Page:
Dynamic Visibility: Signage & Wayfinding System for Museum of Moving Image

Dynamic Visibility is a rebrand and wayfinding project developed for Museum of The Moving Image. Dynamic, meaning changing, varying in volume, or powerful, is a word that best describes the heart of the museum. Visibility, the ability to be
seen or unseen, is another key to the museum’s subject— Moving Image. Through the innovative play of varying visibility and changing visuals, this project aims to increase the museum’s brand representation in the surrounding area as well as improve visitors’ ease of navigation from nearby subway stations to the museum, and through the exhibits that span across three floors.


Jenny Hsin-Yi Chang

Practice Area


Museum of the Moving Image


At nearby subway stations, bold branding and LED display panels are interlaid onto the dimensional pleated structure to entice and direct visitors to the museum.

Jenny Hsin-Yi Chang

Other than providing directions to the museum, the street signs interact with the sun to form an ever-changing logo with its shadows, providing a foretaste of the museum’s
dynamic experience.

Jenny Hsin-Yi Chang

Project Overview

As a museum that celebrates all forms of moving images, the museum’s dynamic spirit is well manifested through the museum’s prized moving image collection as well as the unique architecture that provides a sense of movement and change through its angular lines and its interplay with natural light. The challenge is, how do we extend this representation through the branding and wayfinding system inside and outside the museum?

The solution is clear — these systems must be a part of the dynamic, changing visuals as well.

Inspired by the architecture, this project explores the idea of creating a system of changing visuals through the interplay of graphics and static forms. A pleated “M” form is developed from the triangular grid featured in the architecture. The form creates an interesting play between light and shade, and provides the perfect opportunity to host different images or information for viewers approaching from different angles — a great way to create changing visuals and serve navigational info to where it’s needed. The form was then translated graphically and became the double M mark that serves as the logo of the museum.

The next challenge is to expand this branding design into a signage system that can function well in two very different environments—the busy and competitor-filled Astoria streets, and the minimal and airy interior space of the museum. In response, a strategy of varying visibility is developed: to be boldly visible to create a visual presence on the outside, and to be invisibly visible to yield the spotlight to the content on the inside.

On the outside, the branding utilizes bold black lines to establish a visual presence for the museum while providing directional info to the visitors. In accordance with the branding design, the exterior signs aim to create changing visual effects with static forms. From the pleated two-way subway signage, sundial-like street signage, to the large-scale perspective graphics on the back facade and front entrance, each visual shifts or differs as visitors approach from different angles or different times of day, providing a foretaste to the dynamic experience inside the museum.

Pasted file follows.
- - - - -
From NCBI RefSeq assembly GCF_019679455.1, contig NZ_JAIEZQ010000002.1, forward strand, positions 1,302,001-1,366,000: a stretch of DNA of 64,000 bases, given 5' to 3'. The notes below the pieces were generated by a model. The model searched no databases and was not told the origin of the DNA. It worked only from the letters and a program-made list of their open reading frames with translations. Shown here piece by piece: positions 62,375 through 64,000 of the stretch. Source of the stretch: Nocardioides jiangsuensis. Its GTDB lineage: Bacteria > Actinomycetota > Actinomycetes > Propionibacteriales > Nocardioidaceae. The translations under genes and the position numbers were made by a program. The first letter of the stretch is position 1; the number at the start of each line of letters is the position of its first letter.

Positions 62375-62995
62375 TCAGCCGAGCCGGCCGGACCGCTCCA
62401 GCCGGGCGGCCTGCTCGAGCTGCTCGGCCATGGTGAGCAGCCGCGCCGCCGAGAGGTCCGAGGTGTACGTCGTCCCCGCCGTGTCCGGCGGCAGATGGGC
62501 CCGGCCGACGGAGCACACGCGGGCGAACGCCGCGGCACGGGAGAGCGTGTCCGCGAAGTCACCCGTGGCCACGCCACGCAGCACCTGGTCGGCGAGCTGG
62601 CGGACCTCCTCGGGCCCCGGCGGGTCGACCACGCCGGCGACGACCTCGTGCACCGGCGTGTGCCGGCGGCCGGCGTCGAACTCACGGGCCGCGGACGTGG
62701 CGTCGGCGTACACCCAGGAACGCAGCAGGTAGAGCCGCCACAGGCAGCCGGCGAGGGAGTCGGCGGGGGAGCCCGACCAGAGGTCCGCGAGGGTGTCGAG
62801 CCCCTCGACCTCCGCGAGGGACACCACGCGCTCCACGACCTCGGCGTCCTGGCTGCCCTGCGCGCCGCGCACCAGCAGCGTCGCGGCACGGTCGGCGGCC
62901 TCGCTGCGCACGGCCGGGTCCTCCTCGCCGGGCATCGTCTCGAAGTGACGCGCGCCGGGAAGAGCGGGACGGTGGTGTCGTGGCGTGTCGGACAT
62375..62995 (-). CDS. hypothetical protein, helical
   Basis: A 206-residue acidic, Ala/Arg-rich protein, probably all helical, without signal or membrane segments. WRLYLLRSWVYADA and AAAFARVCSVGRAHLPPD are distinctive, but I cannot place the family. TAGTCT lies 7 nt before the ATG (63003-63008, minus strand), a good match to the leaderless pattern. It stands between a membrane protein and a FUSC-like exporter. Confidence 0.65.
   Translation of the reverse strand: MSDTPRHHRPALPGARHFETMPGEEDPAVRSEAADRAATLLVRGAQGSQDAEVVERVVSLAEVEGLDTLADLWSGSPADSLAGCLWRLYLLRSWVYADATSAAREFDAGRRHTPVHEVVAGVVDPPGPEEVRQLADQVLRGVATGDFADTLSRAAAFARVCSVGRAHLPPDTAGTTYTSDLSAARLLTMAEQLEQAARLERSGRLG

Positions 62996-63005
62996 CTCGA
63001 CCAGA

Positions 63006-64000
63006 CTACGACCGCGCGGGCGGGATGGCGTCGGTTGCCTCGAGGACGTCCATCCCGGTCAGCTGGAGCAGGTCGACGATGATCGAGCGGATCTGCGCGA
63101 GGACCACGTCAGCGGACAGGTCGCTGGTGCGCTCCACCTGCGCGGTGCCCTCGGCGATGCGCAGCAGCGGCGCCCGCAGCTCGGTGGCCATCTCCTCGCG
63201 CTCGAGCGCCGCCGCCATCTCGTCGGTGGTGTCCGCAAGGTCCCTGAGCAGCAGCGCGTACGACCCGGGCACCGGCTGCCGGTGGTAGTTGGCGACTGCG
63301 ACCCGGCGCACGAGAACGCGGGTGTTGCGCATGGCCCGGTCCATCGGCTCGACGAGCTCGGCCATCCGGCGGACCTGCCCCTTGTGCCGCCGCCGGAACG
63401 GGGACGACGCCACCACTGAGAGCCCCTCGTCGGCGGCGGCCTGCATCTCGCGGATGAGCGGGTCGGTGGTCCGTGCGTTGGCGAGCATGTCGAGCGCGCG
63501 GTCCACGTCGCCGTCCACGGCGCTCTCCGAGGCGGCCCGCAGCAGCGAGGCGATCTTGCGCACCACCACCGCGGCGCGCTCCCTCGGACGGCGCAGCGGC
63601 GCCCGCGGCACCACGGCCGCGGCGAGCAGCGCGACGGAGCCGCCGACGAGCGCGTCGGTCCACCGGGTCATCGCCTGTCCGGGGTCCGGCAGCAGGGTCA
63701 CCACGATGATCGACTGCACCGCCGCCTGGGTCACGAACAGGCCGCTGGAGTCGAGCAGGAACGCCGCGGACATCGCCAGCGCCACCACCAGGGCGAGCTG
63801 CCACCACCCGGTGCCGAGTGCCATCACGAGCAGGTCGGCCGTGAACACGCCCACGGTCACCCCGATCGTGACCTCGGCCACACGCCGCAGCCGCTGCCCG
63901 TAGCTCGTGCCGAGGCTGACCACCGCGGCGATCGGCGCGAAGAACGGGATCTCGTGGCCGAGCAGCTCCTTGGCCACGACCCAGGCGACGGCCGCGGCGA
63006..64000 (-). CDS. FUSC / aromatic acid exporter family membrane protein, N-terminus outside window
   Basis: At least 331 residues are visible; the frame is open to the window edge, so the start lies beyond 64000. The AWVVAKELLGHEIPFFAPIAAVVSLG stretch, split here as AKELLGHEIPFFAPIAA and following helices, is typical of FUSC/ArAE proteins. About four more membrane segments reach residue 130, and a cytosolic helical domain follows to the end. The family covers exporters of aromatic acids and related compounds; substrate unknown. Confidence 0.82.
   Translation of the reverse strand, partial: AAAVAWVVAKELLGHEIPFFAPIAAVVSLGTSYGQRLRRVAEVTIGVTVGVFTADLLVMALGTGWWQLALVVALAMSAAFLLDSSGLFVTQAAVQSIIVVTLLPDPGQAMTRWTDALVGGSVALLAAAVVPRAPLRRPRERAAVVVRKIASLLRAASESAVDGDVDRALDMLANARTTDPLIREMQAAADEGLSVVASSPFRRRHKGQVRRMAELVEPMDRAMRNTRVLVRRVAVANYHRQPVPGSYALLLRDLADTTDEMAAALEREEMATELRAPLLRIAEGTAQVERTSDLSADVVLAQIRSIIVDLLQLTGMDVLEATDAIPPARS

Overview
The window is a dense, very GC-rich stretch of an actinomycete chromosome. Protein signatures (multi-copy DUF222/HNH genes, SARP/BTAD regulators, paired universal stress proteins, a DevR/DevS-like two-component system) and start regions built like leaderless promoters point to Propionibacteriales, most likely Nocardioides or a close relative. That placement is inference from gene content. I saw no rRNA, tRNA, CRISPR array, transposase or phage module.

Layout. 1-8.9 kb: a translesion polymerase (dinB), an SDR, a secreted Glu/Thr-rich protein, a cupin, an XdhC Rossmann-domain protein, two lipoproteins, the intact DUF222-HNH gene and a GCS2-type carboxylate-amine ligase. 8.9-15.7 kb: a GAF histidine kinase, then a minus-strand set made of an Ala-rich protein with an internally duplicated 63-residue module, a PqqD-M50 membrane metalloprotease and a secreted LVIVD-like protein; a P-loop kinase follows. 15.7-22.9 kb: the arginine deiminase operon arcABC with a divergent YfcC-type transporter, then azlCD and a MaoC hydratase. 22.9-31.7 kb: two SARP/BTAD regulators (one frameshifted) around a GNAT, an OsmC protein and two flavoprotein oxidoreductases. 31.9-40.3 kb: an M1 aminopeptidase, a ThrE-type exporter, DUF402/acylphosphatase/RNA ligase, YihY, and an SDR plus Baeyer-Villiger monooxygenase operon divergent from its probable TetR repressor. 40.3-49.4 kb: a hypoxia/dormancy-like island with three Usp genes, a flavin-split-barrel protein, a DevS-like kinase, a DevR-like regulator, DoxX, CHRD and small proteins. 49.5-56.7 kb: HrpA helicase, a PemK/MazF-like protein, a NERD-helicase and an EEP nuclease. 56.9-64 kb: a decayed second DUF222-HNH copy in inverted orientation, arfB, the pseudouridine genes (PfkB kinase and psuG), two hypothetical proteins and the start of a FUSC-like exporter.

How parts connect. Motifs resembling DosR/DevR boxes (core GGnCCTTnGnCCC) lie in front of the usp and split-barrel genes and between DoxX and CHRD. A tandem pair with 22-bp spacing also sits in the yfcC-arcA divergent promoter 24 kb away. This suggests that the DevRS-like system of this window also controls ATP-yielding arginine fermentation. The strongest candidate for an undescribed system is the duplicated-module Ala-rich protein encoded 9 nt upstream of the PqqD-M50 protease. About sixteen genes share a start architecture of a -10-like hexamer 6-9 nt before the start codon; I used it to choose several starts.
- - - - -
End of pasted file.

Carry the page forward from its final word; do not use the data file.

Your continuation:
As the visitors step inside the museum, the branding turns to its minimal form to blend in with the environments and shift visitors’ focus from the museum as a whole to the rich content within. From directional signage to identification signage, these signs rely on the form and its light and shade to create visual interest and convey critical directional info. The neutral and minimal form of these signage ensures their ability to blend in with various exhibit environments and provide a constant thread that guides visitors throughout the museum.

The entrance design utilizes transparent glass windows to improve visibility and perspective branding graphics that span from the sidewalk, facade to interior surfaces to draw visitors’ attention inward.

Jenny Hsin-Yi Chang

Once inside, the wayfinding system shifts to a minimal form to blend in with the environment and provides info without distracting visitors from the content of the museum.

Jenny Hsin-Yi Chang

The minimal interior signage system
blends well into the widely diverse exhibit environments and becomes the consistent thread guiding visitors throughout
the museum.

Jenny Hsin-Yi Chang

In dark areas, LED lights are embedded inside the acrylic shells, and can be programmed to light up at certain hours to prompt visitors to move towards a certain direction.

Jenny Hsin-Yi Chang

The logo is expanded to create a series of signage with dimensional pleated letterforms. Other than creating subtle visual interest, they also allow visually impaired visitors to experience the brand.

Jenny Hsin-Yi Chang

Project Details
Design Team

Jenny Hsin-Yi Chang

Photo Credits

Jenny Hsin-Yi Chang (photography)